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Betting On The Ashes Being Better With Bomb Tech? Only Australia

The ashes

I realize that for some of you beyond the cold dark waters of the Atlantic Ocean the world of Cricket is a strange, mysterious thing that seems to defy all sporting logic with an bizarrely incomprehensible scoring system, teams that wear almost identical outfits and a baffling array of technical terms that frankly sound ridiculous. This is all, of course, entirely true, but if you want to bet on sports in the US there’s no reason that should stop you betting on the Ashes.

The Ashes is one of the more daft trophies in the world. A cup that only two nations compete for is just a mite self serving, and whilst the World Series at least has various teams involved, the Ashes comprises of a series of games between England and Australia, nations twixt whom there is a distinct amount of what the media call “friendly rivalry” and everyone else thinks of as borderline pathological hatred. Well….okay, that might be over selling it……but only just.

The Next Ashes Tournament at Betfair Sportsbook

  • Australia @ 4/7
  • England @ 7/2
  • Draw @ 15/2

The Australians think the English whingers (a charge few of us could deny in court), whilst the English think the Australians are just a little too full of themselves for people who live on a large desert island on the wrong side of the planet that’s too hot and covered in animals that can kill you. You could, if you so wished, indulge in some betting on the Ashes using these two stereotypes alone, it would make as much sense as some of the predictive methods touted by gamblers in the years since 1882 when the tournament began.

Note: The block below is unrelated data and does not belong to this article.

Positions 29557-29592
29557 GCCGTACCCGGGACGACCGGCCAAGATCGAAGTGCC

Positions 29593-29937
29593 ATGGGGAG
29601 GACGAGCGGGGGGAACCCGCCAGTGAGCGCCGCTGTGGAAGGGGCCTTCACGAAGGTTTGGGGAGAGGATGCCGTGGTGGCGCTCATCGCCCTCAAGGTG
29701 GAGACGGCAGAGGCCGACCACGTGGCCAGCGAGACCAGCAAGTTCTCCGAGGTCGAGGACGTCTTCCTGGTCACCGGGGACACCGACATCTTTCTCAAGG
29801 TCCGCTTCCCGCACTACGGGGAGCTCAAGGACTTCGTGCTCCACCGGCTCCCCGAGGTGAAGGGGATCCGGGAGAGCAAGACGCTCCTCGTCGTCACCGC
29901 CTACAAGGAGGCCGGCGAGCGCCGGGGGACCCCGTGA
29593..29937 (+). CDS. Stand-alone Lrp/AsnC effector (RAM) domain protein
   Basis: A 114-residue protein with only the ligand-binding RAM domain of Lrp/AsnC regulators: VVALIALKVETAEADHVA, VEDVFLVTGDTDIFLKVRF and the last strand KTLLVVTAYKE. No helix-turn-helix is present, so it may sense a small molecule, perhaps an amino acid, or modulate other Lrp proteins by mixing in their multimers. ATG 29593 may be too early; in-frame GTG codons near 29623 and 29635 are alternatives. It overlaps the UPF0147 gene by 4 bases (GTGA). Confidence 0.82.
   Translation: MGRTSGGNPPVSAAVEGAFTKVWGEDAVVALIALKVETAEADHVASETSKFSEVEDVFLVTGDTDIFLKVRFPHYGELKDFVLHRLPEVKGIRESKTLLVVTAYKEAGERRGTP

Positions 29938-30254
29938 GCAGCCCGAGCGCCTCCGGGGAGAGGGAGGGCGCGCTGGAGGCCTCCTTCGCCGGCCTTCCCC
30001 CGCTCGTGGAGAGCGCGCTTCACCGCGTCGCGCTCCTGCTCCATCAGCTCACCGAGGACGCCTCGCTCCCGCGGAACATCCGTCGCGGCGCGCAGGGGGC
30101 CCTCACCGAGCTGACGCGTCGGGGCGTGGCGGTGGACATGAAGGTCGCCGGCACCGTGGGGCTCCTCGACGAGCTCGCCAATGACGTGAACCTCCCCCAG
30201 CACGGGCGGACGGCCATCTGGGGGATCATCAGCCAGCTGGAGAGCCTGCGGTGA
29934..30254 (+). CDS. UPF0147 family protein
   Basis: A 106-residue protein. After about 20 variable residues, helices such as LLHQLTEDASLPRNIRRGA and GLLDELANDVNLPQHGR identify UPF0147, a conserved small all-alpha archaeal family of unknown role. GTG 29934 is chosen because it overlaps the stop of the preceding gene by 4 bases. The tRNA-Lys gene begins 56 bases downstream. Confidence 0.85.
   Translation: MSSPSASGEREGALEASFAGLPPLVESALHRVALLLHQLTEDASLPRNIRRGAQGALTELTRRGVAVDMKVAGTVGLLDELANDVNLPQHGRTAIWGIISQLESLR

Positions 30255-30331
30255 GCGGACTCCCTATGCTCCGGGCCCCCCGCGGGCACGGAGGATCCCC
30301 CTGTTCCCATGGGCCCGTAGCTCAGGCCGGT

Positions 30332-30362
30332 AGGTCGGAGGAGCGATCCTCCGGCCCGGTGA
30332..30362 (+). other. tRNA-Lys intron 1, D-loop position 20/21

Few major sporting tournaments can trace their origins back to a sarcastic article written in a newspaper, but when Australia hammered England at The Oval in London in 1882 The Sporting Times published an obituary pertaining to the death of English Cricket claiming the “body will be cremated and the Ashes taken to Australia.” This led to the press dubbing the next year’s fixture a quest to return the Ashes and the name stuck. This sort of thing couldn’t happen now, if only because today’s media would call it “Ashes Gate” and that sounds like something you need to look up on the Urban Dictionary not play in white clothes.

Betting On The Ashes From Beyond The Pond?

With such a massive long running “friendly rivalry” between the two sides no one is ever betting on the Ashes being a genteel affair. Sledging, the art of putting the batsman off his game by talking crap at him when you’re the wicket keeper or other nearby player, is commonplace and when at the crease (ready to be bowled at) every batsman should expect a certain amount of harsh commentary on their life from just behind them, and may need to return fire (as it were) as the need arises. Some examples are barely more than school boy insults however some are quite amusing.